Tag Archives: Gladiator

Matt Damon’s Elysium, Plato’s Republic, and Utopias!

I’ve been too far away from pop culture recently, but I am coming back to it. Having seen a trailer for Matt Damon’s new movie Elysium, I couldn’t help but write a post. Of course, the movie’s title comes straight from one classical concept of the afterlife known as the Elysian Fields. This is very much referenced in the movie Gladiator. There is a lot to discuss when talking about Elysium because it is quite controversial. I want to focus more on this movie’s concept and relation to ancient sources than the arguments surrounding the Elysian Fields. I will say one thing about the Elysian Fields, however, and that is that they are not the equivalent to the modern beliefs many religions hold about Heaven. They were originally reserved for heroes (god-related mortals) and, arguably, later considered open to those who were chosen or initiated into the mysteries. It was also not separate from the underworld, but rather a part of it and therefore the Heaven and Hell dichotomy was not in existence.

That’s enough on the Elysian Fields since they really have nothing to do with this movie other than its title. Clearly the title was chosen because the rich are allowed to live in a paradise (Elysium) while the poor are left stranded on Earth which has been left to ruins. That’s about as much of a synopsis as you will get from me because I have not seen the movie and I am writing purely on the concept with a great excitement to see this film. I also want to see how much I can predict from knowledge of classical works and works of “utopian” literature.

It could be argued that Elysium does not present a utopia because there is still an Earth society which is not at all utopian, but I think it is fair to say that the space station where the rich are living is meant to be a utopia that Matt Damon will somehow alter, destroy, wreak havoc upon, etc. The wiki calls it a utopian space station so I am going with that. It also claims that there are instant cures to all diseases in this space habitat (WOAH COOL!).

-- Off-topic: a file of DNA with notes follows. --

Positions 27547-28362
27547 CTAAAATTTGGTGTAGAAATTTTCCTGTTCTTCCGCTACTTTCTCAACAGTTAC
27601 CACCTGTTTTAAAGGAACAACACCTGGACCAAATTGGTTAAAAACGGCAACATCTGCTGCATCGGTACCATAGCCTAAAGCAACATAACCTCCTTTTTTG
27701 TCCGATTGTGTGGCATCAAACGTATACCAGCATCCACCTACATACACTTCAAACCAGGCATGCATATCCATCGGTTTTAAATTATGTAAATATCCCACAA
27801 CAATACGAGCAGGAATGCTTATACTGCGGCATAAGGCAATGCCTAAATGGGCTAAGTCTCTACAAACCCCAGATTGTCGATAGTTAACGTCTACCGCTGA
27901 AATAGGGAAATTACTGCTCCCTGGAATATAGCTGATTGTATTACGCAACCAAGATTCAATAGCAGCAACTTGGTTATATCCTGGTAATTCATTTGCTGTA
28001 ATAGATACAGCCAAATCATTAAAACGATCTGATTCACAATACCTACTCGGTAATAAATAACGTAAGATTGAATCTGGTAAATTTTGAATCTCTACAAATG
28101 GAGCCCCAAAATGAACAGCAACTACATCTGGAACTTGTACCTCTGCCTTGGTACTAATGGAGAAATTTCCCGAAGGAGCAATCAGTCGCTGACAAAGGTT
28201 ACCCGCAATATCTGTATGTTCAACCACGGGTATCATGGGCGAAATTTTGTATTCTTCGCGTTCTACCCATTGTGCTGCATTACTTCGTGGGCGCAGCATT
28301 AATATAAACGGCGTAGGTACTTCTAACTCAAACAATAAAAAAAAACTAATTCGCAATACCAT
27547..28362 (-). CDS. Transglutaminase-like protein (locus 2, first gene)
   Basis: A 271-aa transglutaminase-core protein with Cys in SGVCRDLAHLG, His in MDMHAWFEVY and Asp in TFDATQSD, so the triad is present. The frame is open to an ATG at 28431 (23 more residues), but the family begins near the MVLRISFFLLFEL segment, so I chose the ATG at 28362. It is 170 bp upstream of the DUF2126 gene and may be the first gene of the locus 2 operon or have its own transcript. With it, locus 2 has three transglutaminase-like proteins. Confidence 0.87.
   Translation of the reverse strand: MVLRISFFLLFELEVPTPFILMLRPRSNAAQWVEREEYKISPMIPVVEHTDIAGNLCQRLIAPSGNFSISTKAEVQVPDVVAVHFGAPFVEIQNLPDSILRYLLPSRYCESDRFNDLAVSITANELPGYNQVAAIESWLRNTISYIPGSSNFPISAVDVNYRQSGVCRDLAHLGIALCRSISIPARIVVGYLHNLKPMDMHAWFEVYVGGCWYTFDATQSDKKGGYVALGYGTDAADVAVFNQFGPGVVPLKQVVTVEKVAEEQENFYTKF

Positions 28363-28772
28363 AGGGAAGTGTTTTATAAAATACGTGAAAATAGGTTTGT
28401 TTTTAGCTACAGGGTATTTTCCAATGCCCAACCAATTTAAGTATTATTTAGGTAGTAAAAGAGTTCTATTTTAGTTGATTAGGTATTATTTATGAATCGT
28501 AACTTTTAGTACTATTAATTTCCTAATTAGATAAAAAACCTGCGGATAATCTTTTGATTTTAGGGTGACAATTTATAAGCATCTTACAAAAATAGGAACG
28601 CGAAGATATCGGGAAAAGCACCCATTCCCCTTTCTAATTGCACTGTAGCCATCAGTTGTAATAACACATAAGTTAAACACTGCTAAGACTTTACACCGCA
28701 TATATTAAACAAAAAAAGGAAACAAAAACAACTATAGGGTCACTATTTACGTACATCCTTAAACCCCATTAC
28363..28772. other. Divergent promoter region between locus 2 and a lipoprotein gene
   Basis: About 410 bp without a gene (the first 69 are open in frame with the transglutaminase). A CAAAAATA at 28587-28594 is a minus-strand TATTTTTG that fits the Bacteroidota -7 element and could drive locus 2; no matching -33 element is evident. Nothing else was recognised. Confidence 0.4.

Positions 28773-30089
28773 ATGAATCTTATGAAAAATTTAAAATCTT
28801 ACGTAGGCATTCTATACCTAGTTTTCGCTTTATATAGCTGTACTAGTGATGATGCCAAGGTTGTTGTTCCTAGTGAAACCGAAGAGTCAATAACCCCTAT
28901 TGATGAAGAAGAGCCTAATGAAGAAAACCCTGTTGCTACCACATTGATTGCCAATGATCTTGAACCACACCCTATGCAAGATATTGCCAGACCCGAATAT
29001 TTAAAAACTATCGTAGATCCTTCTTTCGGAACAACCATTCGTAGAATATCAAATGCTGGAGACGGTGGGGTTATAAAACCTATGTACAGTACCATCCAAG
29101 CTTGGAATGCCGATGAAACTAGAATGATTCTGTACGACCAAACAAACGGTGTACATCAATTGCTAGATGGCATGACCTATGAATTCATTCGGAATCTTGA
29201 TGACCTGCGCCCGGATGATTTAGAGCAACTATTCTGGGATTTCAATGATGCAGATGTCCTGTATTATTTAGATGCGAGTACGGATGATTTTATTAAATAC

So take a step back with me to Ancient Greece and let’s take a look at the first utopian works that we currently have knowledge of.  These works would be Plato’s Republica and Plato’s Laws. The Republic actually attempts to set out standards for a utopian society while Laws sets out a society that is as close to that as possible, but could potentially be governed by real (aka flawed) men. Plato’s ideal society is nothing like what I assume Elysium will be, but that’s assumption based on the fact that Elysium must be driven by wealth. In the Republic there is no such thing as private property, everything is communal including children and food. The children are raised by the community without knowledge of who their parents are. Food is simple, not extravagant. Basically it is that everyone lives a moderate life so that no one is below or above another, everyone is equal.

The most important main goal of the Republic was to be devoid of human weakness. This is the part I find most fascinating both about the Republic itself and its connection to the film Elysium. In the film the focus on removing human weakness comes in the form of physically curing everyone in the habitat of all diseases.  While, I think, Plato would argue that human weakness comes from desires for excess, luxury, satisfaction, etc. it is noteworthy that Elysium considers it purely physical. The nature of Elysium is actually the opposite of the Republic because the idea on the space station is that everyone can afford and has everything they could possibly want.

Of course as with all utopian works we will find out that Elysium is actually dystopian for many reasons, I’m going to bank on it being some sort of human nature flaw. It may come in a form we are not used to like compassion or it may be that the people want more and more and we find there are even limits to luxury. I don’t know, but I’m excited to find out.

That is a wandering, smattering of the origins of utopian works and Plato’s beliefs about utopia. I hope it gave you a nice little base of knowledge. I suggest reading more on these things by reading Plato’s Laws and his Republic. I also suggest Thomas Moore’s Utopia, Huxley’s Brave New World, and Bacon’s The New Atlantis (unfinished, but encourages luxury so may be a good comparison to Elysium).